Women in Pain
- Women and Love. The New Hite Report: A Cultural Revolution in Progress by Shere Hite
Viking, 922 pp, £14.95, February 1988, ISBN 0 670 81927 1
Scribble, scribble, scribble, Ms Hite: another damned, thick, square book. Shere Hite is a ‘cultural historian’. She has already given us The Hite Report: A Nationwide Study of Female Sexuality and The Hite Report on Male Sexuality. Her work is an uneasy blend of prurience and pedantry; an attenuated blonde woman with curious white make-up, she has offended US feminists by making money out of sisterhood. She lives in some style, and has a young husband who, she tells us in a preface (there are many prefaces, a sort of philosophical foreplay), ‘fills my life with poetry and music, more every day’. Well, that’s all right then.
But sadly, it’s not typical. What a picture of American marriage emerges from these pages! It is certainly a ‘sad, sour sober beverage’. (There is so much in these pages that Lord Byron said first, and better, and with merciful brevity, and without the advantages of sociological research.) The men are always off on a fishing trip, the women always masturbating in the bathroom. When he comes home, they fight; she rants, and he sits there ‘like Mussolini’. Then maybe he smashes a little crockery. They have sex by way of reconciliation, but it’s not too good: ‘I have to remind him to remove his glasses.
This is a book about emotional suffering. There is the odd woman who says she is happy. There is even a section called ‘The Beauty of Marriage’. It occupies page 343 – but then a lot of page 343 is white space. Most of these nine hundred pages tell of disaffection, disillusion and incipient rebellion. ‘Should Women,’ asks one heading, ‘Take a Mass Vacation From Trying To Understand Men?’ Miss Hite’s respondent tells us: ‘Men’s attitudes are so bad, so impaired, and they don’t even realise how negative to women they are. They think they love women. It will take some massive reaction to make them start realising, start thinking ... like a national strike, a boycott, a new Lysistrata.’ Or as Shere Hite herself puts it, less dramatically: ‘Women are suffering a lot of pain in their love relationships with men.’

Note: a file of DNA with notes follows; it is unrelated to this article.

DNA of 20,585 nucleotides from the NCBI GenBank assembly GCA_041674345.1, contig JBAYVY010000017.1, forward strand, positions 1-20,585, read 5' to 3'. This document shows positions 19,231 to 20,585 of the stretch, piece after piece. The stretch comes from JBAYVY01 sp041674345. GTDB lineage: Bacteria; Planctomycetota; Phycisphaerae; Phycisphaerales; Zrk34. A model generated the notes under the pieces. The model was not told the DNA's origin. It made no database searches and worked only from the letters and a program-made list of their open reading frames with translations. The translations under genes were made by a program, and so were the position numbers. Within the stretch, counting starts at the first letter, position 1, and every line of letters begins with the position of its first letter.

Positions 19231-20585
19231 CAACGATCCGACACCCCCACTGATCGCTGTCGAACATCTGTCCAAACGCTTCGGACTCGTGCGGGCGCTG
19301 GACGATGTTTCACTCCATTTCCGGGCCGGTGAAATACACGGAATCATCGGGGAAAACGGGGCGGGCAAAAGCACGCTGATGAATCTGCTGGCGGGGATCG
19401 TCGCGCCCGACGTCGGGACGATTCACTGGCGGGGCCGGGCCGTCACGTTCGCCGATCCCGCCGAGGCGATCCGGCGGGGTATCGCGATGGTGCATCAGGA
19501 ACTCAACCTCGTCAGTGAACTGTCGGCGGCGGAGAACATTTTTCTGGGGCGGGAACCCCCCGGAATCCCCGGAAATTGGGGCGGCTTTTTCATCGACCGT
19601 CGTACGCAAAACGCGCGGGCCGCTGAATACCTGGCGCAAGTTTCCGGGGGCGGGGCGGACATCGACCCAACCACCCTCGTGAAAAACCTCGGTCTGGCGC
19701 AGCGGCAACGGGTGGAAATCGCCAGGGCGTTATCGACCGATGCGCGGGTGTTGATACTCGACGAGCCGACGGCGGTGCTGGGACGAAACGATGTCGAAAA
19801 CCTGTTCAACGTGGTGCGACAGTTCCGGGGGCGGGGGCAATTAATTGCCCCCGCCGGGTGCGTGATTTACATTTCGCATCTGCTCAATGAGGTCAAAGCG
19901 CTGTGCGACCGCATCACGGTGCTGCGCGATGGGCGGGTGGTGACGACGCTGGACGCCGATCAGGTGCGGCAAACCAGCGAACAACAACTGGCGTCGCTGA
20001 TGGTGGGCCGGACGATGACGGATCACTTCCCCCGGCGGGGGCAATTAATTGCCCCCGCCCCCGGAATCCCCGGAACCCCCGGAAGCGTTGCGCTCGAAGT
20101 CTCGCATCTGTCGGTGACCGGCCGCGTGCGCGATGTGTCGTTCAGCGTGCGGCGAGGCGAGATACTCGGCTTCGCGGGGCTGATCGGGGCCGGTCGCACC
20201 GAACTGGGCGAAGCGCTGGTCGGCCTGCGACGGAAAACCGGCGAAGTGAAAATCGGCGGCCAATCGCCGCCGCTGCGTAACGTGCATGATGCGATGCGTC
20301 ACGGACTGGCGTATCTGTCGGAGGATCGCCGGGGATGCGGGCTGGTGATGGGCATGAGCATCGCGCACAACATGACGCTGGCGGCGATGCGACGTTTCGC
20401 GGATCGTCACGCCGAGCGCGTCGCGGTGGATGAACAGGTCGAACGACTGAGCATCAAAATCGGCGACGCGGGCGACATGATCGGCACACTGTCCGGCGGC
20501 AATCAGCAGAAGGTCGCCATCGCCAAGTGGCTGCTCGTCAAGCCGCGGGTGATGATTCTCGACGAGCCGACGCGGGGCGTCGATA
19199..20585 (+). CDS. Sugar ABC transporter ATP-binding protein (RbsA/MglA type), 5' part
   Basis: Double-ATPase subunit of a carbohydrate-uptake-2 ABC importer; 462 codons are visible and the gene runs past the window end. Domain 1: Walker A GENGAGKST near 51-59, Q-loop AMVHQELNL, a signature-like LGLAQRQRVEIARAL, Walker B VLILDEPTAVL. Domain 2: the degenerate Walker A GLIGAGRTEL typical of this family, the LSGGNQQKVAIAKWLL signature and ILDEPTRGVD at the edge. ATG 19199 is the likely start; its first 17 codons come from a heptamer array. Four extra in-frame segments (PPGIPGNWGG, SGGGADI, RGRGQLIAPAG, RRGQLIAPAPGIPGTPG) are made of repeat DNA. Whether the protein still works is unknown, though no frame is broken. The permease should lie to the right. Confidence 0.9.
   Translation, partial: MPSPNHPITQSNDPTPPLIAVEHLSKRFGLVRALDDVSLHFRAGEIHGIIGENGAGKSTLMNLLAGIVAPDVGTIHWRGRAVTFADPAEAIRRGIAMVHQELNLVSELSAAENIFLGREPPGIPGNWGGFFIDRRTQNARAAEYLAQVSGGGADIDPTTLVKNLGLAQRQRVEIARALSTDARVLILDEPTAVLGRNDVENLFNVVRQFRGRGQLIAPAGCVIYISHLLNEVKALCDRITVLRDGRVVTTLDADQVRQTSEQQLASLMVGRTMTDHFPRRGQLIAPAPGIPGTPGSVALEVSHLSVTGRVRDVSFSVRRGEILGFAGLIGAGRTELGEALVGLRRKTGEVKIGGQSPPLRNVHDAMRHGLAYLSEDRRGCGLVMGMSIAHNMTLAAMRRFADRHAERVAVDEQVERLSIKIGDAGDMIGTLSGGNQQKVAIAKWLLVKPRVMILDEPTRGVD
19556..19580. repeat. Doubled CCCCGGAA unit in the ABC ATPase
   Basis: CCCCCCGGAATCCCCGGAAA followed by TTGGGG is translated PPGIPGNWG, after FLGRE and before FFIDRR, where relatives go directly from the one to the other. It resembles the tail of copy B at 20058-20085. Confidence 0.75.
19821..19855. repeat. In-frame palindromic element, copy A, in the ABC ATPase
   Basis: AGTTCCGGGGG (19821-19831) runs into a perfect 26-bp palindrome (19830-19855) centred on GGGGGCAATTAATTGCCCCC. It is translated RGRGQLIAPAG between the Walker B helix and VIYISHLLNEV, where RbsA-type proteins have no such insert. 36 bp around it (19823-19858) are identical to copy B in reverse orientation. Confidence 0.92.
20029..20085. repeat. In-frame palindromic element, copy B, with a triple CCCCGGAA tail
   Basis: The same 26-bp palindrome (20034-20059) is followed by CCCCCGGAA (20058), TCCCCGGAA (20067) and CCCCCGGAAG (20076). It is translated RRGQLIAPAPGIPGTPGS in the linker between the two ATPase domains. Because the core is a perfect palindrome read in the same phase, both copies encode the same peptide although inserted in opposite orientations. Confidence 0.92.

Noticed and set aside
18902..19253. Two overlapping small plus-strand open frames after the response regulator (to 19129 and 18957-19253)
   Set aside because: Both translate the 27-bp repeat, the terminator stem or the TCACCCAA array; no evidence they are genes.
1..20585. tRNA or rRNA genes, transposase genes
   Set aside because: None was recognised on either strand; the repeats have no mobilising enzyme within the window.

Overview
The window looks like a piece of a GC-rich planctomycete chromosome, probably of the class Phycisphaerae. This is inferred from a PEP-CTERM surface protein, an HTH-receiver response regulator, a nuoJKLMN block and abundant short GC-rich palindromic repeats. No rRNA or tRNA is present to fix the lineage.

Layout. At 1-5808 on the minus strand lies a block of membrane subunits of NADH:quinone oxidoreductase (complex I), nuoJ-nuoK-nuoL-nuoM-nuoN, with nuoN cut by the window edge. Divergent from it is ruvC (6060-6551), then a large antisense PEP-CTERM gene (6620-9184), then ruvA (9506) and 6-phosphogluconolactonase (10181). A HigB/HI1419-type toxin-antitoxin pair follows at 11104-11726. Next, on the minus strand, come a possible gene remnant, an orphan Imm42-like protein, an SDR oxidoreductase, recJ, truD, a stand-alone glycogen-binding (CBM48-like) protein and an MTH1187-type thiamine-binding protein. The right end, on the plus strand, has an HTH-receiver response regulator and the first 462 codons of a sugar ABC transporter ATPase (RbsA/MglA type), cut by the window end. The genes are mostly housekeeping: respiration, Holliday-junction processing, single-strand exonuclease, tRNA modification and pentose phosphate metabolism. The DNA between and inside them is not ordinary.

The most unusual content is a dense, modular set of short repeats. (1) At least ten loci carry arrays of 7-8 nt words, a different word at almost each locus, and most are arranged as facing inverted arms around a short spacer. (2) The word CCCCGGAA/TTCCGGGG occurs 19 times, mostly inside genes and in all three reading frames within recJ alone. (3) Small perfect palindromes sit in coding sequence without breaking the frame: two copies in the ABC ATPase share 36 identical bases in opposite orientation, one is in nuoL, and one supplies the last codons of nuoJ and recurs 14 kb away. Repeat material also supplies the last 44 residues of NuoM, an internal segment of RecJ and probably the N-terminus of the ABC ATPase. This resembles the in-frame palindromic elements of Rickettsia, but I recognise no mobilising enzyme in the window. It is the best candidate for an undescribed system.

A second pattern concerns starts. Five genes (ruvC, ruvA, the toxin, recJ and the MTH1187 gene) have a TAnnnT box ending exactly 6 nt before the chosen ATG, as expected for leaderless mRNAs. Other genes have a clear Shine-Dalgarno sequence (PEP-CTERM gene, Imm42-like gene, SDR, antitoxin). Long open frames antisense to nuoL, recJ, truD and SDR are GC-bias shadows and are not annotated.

Half the world’s fiction is about this, but Hite wants to skewer it into a scientific fact. She is particular, though, about the definitions of science that she will admit. One thinks of the aperçu of the younger Amis: ‘I don’t know much about science, but I know what I like.’ The basis of her inquiry was a questionnaire which runs to 127 pages. She eschews multiple-choice questions (quite properly, because they put a damper on things) and goes for the ‘open-ended’, which allows her respondents to answer in essay form if they wish. She distributed 100,000 questionnaires, and got 4,500 replies – not bad going, whatever her opponents say. Miss Hite’s methodology has been attacked rather unfairly, and so often that she has buttressed her report with experts – professors all who assure us of her probity and competence as a social scientist. Her opponents have picked up the term ‘random sample’ – a staple of saloon-bar wisdom – and have said she hasn’t got one. What matters, she says reasonably, is to have a sample that is demographically matched to the population.
What is less reasonable, and more an act of faith, is Hite’s contention that because her respondents were anonymous they must have been telling the truth. In the context of the study, the most one can hope is that they were telling the truth as interpreted by their feelings on the day that they answered. It is a characteristic of sociologists that they discount the grimly insistent nature of the human imagination. There is a chilling quality about Miss Hite’s respondents which reminds one of all those people who say: ‘I’ve got a book in me.’ Of course, everyone has: what is a pity is that exercises like The New Hite Report give it the opportunity to come out.